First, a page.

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Large operator profit doubles, though challenges remain

Published:  17 July, 2023

The percentage of the UK’s largest restaurant companies turning a profit has doubled in the last year, according to new figures. However, further interest rate rises now hover over the horizon. As a result, hospitality’s biggest operators could be facing new challenges on their return journey to profitability.

According to national accountancy group UHY Hacker Young, ROI has improved for the UK’s Top 100 restaurant companies over the past year. The percentage of those making a profit increased from 35% to 78% in the year to 31 March 2023, as businesses continue to recover from the lockdowns and challenges now closely associated with Covid.

UHY Hacker Young places this recovery largely at the door of a rise in restaurant M&A deals over the past few years. Several rounds of dramatic restructurings have taken place since the start of Covid; and these have been “instrumental in returning the UK’s biggest restaurant companies to profitability”, UHY Hacker Young.

The number of deals within the UK’s hospitality sector reached a five-year high of 186 in 2022, after company valuations fell sharply during the pandemic (CGA figures).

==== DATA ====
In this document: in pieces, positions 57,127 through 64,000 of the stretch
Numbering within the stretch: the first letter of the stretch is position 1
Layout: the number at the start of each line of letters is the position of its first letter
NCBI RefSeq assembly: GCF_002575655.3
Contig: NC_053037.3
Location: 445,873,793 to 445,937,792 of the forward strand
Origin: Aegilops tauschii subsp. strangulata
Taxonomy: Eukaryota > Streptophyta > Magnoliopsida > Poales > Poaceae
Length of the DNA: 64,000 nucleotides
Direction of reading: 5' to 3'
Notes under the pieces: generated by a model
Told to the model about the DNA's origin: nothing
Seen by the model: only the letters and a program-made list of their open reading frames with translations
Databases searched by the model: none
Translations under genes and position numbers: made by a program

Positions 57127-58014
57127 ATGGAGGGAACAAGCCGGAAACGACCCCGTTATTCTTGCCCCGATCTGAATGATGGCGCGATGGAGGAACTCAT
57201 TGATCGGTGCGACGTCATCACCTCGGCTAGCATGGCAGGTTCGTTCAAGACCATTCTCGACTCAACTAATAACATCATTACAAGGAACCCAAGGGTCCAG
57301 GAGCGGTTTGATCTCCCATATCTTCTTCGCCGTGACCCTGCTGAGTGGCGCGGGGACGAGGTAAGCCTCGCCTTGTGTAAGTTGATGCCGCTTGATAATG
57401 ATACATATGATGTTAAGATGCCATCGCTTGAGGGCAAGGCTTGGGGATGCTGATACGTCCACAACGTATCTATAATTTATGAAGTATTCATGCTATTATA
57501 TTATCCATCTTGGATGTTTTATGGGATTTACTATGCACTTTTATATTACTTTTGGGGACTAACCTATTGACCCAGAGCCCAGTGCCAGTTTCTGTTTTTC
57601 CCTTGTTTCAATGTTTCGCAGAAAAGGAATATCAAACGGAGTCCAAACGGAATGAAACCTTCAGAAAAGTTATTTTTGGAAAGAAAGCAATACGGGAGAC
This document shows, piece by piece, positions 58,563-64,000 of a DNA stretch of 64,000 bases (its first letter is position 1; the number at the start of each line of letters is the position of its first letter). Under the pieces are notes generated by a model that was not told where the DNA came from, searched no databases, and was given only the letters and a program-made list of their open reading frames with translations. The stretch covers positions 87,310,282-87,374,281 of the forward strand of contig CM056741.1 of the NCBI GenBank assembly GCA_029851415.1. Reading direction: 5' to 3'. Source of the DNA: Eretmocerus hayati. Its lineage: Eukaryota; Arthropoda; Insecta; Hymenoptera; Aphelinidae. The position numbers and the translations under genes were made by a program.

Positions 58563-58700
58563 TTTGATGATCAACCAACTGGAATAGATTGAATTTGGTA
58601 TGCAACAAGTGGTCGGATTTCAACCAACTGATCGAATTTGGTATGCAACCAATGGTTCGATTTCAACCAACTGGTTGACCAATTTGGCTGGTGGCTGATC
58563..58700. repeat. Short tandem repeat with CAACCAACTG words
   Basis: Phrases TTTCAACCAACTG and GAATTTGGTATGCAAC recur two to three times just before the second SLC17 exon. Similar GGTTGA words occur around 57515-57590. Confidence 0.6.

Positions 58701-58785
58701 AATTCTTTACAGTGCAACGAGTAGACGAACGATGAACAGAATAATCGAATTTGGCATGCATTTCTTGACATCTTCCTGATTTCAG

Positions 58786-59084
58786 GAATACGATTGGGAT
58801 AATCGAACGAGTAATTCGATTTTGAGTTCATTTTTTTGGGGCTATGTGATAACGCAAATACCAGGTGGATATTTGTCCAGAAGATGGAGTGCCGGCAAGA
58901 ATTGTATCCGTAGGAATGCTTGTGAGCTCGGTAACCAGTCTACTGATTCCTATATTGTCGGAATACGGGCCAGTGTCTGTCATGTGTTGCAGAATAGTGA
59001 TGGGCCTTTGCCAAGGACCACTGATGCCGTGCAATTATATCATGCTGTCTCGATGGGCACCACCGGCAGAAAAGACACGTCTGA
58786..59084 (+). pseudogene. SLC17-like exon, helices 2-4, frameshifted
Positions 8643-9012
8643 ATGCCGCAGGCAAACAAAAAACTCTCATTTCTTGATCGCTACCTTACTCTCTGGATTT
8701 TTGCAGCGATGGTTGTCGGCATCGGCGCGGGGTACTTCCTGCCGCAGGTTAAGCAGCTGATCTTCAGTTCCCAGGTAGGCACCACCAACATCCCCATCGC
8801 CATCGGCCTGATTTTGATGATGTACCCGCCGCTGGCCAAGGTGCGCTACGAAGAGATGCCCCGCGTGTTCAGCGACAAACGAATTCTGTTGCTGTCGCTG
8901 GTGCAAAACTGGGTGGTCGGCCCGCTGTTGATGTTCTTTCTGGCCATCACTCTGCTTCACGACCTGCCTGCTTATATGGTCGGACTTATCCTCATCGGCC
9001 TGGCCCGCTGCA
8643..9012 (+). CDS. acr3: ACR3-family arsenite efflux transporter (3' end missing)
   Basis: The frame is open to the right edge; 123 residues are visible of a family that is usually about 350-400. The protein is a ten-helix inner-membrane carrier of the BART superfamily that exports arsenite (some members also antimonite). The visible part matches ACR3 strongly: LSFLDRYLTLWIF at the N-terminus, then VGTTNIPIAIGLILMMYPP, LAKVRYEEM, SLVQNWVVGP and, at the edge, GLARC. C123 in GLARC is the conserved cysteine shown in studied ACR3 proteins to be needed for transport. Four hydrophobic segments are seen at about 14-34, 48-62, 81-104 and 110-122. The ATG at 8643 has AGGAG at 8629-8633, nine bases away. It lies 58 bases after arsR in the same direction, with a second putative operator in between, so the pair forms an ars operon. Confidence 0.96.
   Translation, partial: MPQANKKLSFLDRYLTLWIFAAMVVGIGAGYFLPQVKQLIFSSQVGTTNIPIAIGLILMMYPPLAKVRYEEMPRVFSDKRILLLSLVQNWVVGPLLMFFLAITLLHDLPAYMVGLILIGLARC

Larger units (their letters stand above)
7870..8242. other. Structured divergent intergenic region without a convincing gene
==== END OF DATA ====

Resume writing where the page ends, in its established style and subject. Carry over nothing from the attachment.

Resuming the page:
However, growth is in danger of being jeopardised by the most recent round of interest rate rises from the Bank of England – disastrous for a sector now loaded with debt.

“Given the challenges faced by UK restaurants over the last few years, the majority have done exceptionally well to generate a profit in 2023,” Peter Kubik, partner at UHY Hacker Young said.

“However, the sector still faces an exceptional tough trading environment caused by high inflation and the rising cost of debt. It will be a delicate balancing act to implement cost cutting measures while also providing a service good enough to attract and retain customers. Some restaurant groups are exploring if they can offer more affordable food and drink options to attract customers affected by the cost-of-living crisis. However, this would lower profit margins.”

The figures only show a snapshot of the market. It paints a picture of those larger companies with greater financial pulling power, which are often better able to insulate themselves against economic downturns.

In addition, many have taken radical steps. Several major operators have resorted to closing down loss making branches, alongside cutting staff numbers and operating hours as a way of reducing overheads.

For many, the challenge is now to establish a balance between footfall and margin. Cost cutting measures, including reducing menu options and even switching to cheaper food suppliers, might get customers through the door, but – quite literally – at what expense?